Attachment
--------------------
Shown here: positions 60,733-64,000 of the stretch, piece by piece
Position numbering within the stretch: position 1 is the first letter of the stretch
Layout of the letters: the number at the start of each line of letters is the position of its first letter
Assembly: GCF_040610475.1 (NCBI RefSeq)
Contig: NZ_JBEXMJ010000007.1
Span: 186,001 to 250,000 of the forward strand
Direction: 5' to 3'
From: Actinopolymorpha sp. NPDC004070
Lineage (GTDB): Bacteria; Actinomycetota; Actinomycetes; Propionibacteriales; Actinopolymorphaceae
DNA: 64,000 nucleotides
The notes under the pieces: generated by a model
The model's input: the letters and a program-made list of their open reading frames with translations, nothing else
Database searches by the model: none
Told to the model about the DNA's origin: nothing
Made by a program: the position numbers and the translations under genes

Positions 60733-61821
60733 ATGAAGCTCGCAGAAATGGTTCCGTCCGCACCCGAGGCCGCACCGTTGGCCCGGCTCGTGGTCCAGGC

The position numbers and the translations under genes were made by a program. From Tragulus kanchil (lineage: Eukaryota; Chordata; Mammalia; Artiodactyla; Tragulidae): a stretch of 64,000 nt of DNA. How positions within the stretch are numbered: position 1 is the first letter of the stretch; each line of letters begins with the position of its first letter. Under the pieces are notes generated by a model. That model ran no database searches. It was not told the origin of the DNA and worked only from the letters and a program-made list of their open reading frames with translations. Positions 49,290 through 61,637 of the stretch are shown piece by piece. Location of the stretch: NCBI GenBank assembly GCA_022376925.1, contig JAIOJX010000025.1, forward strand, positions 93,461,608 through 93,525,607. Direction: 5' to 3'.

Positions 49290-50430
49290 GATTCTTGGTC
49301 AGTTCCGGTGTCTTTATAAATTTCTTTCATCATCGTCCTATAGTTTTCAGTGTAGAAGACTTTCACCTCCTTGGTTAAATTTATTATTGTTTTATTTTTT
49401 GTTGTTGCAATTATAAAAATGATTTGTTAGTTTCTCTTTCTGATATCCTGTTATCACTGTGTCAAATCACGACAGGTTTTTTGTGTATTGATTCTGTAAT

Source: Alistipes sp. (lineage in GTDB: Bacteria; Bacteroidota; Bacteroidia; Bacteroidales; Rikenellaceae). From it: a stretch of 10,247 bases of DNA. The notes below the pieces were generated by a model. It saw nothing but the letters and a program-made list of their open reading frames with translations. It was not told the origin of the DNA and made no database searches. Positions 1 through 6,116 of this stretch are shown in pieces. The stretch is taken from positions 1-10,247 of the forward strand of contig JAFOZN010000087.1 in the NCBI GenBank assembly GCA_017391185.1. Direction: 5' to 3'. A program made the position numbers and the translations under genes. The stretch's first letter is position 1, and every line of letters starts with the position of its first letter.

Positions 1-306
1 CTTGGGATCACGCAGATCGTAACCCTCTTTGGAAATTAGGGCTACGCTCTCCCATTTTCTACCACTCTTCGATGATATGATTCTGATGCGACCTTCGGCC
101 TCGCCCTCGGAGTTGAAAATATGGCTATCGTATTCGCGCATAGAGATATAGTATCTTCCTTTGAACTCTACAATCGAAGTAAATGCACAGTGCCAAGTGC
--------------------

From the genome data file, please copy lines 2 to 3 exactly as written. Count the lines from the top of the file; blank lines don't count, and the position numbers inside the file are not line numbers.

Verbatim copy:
Position numbering within the stretch: position 1 is the first letter of the stretch
Layout of the letters: the number at the start of each line of letters is the position of its first letter